Totalitarianism

A blog post about the meaninglessness of the other labels, and how this is the only important one.

[Update Saturday morning]

Sorry, didn’t mean to post this, it was supposed to be a draft as a reminder to write a post. Have fun in comments.

14 thoughts on “Totalitarianism”

  1. That’s a blog post that almost writes itself, isn’t it?

    Communist. Nazi. World Government. Fascist. Caliphate. Theocracy. Bureaucracy. Woke. What do these words have in common?

    Totalitarianism. The labels, in the end, are irrelevant. They all mean that some small group of people dictate how the rest of us live (exempting themselves, of course), and damned be individual needs or wants or dreams for the future. A boot on a human neck, forever.

    The existence of the United States is a direct repudiation of totalitarianism. That’s why they hate it and want it destroyed (i. e. “fundamentally transformed”).

    1. I agree. Right now, all we have is a few telling the rest of how to live, who to support, and threatening violence if we don’t conform. I say nuts.

    2. (Wiki article): Authoritarianism is a form of government characterized by strong central power and limited political freedoms.[1] Political scientists have created many typologies describing variations of authoritarian forms of government.[1] Authoritarian regimes may be either autocratic or oligarchic in nature and may be based upon the rule of a party or the military.[2][3]
      Totalitarianism is a symptom of the disease in it’s most virulent form.

  2. The total lack lack of a blog post in this blog post is totalitarian!

    Seriously though, the way I’ve always looked at it is, there are different flavors of totalitarianism, many meant to obfuscate what it is; fascism, socialism, marxism, etc. But they are all essentially the same where it matters – they mean a loss of freedom, with the individual becoming the chattel of the State.

    I do find it darkly amusing that those in the streets screeching about slavery that ended in this country in December of 1865, are agitating to have they themselves forced into a form of slavery every bit as vile.

  3. All forms of centralized authority, no matter what causes they champion or from whenst they came, will always move towards de facto feudalism over time. No tyrant, no self-appointed committee, no elected body can muster the time and effort to concern themselves with the entirety of the minutia of their increasingly all-encompassing purview. The more power and authority they accumulate to their station, the more they must by necessity delegate decisions, both of great import and small, to well-trusted others. These others will invariably form a parasitic class of would-be nobility, regardless of whether or not their progeny will directly inherit their personal titles and positions in the government.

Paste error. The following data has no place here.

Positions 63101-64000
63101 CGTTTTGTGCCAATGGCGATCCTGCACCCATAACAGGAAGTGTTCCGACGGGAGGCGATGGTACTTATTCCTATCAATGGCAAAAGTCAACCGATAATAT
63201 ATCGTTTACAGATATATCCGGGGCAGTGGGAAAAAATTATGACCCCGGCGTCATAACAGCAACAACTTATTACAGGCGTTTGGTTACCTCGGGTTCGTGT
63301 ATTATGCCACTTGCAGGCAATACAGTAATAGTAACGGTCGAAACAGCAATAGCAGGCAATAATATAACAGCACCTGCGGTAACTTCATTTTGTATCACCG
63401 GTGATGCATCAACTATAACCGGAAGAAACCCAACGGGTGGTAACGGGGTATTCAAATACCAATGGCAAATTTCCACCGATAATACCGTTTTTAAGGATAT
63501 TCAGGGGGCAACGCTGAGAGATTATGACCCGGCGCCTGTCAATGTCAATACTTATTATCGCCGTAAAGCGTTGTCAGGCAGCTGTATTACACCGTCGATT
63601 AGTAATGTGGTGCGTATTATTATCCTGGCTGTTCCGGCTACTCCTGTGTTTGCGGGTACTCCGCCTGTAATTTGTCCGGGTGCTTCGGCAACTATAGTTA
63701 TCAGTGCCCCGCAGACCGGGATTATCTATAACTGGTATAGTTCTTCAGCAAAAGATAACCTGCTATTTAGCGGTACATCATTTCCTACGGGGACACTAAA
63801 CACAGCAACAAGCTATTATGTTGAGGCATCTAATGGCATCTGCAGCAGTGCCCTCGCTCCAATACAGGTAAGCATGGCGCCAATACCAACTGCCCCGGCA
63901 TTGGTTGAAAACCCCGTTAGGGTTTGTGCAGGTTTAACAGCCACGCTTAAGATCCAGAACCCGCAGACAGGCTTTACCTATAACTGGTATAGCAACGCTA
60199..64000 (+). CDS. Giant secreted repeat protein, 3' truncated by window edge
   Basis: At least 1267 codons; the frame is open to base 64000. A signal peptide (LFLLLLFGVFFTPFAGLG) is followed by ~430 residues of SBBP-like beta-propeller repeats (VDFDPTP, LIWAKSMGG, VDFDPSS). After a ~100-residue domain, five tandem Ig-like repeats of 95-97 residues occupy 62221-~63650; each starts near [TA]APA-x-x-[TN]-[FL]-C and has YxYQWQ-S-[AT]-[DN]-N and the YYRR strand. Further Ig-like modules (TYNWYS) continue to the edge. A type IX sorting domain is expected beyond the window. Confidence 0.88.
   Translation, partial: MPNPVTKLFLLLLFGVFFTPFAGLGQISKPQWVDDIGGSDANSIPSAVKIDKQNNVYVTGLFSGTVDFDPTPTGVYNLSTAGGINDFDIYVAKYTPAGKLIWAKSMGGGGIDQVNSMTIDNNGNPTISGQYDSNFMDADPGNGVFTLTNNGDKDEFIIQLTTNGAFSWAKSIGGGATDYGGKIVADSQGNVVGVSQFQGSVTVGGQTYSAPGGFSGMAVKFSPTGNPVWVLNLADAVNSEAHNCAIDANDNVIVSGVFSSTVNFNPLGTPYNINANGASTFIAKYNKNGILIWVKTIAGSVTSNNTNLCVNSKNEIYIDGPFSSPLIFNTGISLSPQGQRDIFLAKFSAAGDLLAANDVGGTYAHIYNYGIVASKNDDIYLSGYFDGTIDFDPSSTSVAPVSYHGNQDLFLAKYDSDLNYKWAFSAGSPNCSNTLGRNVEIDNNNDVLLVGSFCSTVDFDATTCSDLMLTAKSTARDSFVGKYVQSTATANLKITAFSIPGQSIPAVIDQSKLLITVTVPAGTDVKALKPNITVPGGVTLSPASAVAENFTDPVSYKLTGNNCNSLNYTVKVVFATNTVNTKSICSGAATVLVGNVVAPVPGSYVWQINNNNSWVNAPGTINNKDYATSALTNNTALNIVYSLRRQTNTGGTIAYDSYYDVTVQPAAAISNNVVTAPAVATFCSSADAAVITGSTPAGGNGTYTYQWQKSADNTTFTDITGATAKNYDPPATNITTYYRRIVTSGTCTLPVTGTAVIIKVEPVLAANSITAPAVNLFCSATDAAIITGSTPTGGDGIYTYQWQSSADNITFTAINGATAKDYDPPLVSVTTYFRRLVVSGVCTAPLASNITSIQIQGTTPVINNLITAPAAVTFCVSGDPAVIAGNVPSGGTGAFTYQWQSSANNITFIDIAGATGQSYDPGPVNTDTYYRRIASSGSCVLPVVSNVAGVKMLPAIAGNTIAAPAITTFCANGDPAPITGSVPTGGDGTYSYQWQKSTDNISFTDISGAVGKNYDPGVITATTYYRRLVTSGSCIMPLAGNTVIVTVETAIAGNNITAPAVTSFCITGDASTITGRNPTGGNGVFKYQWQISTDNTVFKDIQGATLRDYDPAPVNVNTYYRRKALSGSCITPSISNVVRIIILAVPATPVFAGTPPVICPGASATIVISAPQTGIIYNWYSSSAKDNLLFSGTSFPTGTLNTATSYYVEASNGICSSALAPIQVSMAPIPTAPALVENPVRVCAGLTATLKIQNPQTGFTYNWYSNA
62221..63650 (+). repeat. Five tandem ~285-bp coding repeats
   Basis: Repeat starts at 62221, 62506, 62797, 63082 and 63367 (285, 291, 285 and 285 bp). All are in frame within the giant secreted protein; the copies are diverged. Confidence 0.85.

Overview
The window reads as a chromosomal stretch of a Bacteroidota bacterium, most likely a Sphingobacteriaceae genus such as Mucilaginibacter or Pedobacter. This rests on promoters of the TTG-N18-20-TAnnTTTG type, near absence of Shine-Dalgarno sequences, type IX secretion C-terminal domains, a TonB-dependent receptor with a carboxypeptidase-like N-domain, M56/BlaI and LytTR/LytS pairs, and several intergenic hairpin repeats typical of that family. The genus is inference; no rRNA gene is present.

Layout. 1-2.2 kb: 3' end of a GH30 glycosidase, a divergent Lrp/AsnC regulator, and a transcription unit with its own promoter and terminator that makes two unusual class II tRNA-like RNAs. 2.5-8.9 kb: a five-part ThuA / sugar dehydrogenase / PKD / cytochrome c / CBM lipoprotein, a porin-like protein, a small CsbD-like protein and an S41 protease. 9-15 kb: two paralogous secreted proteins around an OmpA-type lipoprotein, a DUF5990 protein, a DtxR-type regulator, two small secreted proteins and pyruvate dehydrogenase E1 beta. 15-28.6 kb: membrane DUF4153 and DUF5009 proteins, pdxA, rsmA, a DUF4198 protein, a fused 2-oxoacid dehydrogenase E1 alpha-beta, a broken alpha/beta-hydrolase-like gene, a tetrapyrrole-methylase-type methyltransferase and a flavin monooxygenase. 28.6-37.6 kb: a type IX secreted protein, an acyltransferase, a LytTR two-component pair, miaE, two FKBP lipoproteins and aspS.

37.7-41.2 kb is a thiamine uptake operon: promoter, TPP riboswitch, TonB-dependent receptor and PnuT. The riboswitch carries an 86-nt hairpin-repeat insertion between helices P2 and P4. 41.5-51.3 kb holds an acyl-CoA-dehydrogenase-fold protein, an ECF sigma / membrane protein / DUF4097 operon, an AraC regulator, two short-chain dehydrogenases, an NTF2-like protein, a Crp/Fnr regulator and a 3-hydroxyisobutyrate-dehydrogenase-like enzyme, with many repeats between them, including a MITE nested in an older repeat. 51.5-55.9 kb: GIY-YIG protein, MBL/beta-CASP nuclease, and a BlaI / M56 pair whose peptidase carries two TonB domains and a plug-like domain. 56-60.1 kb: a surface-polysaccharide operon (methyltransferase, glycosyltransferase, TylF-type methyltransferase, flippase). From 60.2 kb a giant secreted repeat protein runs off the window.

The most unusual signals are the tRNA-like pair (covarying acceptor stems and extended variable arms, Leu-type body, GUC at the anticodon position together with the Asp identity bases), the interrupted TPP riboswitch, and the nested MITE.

Throughout recorded history, governments have risen and fallen, but the inevitable slouch towards feudalism has remained. Only by sharply restricting the power and authority of a government, may any form of freedom or liberty survive, and only then for a brief epoch, and with great effort. Governments are always-encroaching maws, which, generation by generation, will exceed any limits or long-forgotten moralities imposed by their original founders until, fattened to the point of somnolence by their burgeoning noble classes, they become so decrepit as to risk collapse, either from without or within. Whether it is the invading army of a leaner, younger competitor whose nobility has not yet sucked its vitality dry, or squabbling amongst competing members of the newer generations of the nobility, each grasping for the power and authority (and its consummate wealth and fame) that they feel is their birthright, the outcome is, in a sense, identical.

    This, then, is the true cycle of history. We lurch from tyranny to tyranny, exempted only by the brief interludes during which free men steal power away from tyrants, and somehow find a way to reject, at least for their generation, the siren’s song of absolute power and its quieter companion, absolute corruption. All those who love liberty must constantly educate their posterity of its import, and postpone as best they can the day when the last dam is breached which restrains the government’s grasp, ensuring the cycle will continue once more.

  4. I wonder how many of the totalitarian states started with the intent to be so absolute and how many organically grew that way – evolving into an obsession with control and power.

    1. Seems like a chicken-or-egg question to me, and there’s ample evidence the leaders in many cases started out wanting total control, and even held it out as their ultimate aim and objective, and that it alone would solve all the problems they had identified.

      The followers were idiots useful to their leaders — as now.

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